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Beginner

MPLS FEC and LIB

While reading MPLS basics, I have a query :-

FEC says providing the same behavior to same kind of packet that is allocating the same next hop, same egress interface.

AS book says - "In MPLS, the assignment of a particular packet to a particular FEC is done just once, as the packet enters the network. The FEC to which the packet is assigned is encoded as a short fixed length value known as a "label". "

That mean classifying the packets and assigning the labels as per the classification.

and for LIB book says - " The LIB functions in the control plane and is used by the label distribution protocol where IP destination prefixes in the routing table are mapped to next-hop labels that are received from downstream neighbors, as well as local labels generated by the label distribution protocol."

I am confused - FEC says classifying the packet and assigning the label and LIB says destination prefixes are mapped to labels.

If Destination prefixes need to mapped to labels then why do we need to classify the packets and why do we need FEC ?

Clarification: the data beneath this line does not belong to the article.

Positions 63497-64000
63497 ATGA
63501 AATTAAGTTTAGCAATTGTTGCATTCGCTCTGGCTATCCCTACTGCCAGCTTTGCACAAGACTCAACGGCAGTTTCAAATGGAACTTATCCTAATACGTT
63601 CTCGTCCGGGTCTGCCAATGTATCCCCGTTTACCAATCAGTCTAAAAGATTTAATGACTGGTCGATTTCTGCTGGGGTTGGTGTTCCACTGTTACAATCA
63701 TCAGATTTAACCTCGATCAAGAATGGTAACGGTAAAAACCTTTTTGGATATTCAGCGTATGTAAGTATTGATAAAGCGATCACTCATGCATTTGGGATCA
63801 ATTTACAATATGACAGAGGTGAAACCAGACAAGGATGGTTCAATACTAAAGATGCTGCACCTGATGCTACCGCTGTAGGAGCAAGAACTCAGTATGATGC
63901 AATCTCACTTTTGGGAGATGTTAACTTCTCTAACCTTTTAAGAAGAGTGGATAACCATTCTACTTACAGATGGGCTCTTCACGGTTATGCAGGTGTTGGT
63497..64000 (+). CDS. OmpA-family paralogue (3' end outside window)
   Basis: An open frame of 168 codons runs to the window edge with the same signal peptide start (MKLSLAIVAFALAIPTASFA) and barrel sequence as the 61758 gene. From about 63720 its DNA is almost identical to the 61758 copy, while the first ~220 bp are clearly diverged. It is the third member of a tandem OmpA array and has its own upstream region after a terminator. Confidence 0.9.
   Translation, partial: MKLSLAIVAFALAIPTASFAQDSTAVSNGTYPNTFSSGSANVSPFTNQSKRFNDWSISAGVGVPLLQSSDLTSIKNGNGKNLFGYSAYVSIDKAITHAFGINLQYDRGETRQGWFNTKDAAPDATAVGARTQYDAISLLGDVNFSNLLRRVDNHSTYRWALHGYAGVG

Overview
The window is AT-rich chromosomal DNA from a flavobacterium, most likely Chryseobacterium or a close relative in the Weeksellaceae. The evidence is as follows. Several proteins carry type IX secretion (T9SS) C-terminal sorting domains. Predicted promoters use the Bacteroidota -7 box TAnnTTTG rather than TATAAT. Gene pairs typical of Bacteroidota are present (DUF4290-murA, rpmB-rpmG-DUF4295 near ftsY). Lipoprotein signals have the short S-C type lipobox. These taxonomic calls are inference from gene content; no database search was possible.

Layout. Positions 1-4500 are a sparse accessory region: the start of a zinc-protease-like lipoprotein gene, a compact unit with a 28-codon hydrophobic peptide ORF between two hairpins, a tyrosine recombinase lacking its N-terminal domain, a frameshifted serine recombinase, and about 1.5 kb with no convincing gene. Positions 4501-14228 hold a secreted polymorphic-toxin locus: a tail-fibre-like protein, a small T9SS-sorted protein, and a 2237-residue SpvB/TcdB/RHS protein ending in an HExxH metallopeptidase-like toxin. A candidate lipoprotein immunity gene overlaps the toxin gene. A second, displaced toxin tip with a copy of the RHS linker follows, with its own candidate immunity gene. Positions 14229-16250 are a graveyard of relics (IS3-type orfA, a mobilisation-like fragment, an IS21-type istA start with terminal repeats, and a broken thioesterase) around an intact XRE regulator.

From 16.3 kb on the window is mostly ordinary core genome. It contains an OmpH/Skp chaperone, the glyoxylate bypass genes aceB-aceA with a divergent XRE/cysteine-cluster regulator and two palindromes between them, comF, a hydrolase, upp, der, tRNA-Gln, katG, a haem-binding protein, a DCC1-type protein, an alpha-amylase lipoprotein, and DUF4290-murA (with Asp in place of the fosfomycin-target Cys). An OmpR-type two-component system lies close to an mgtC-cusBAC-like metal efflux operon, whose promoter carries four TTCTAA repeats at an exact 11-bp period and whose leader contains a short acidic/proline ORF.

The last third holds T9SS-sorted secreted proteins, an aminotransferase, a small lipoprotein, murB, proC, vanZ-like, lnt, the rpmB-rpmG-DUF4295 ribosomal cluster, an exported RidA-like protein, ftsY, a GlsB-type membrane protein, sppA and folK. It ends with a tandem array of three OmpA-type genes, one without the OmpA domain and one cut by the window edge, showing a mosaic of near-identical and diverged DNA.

I know that I am missing something because books area already reviewed by experts.

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Hall of Fame Cisco Employee

Hello Vishal,

If Destination prefixes need to mapped to labels

Technically, it is the other way round - labels are mapped to destination prefixes. First you have destinations, then you map labels to them on a per-hop basis.

why do we need to classify the packets

Because the packets need to flow through the network to a particular destination via a particular way. We need to make this determination of where the packets flow and which path they take as they enter the network. Therefore, as the packets come, we classify them into FECs, and once they are classified, we push labels on them and forward then through the Label Switched Paths we have chosen by this classifcation.

why do we need FEC

I have posted a similar answer here - perhaps it will help:

https://supportforums.cisco.com/message/3829452#3829452

Feel welcome to ask further!

Best regards,

Peter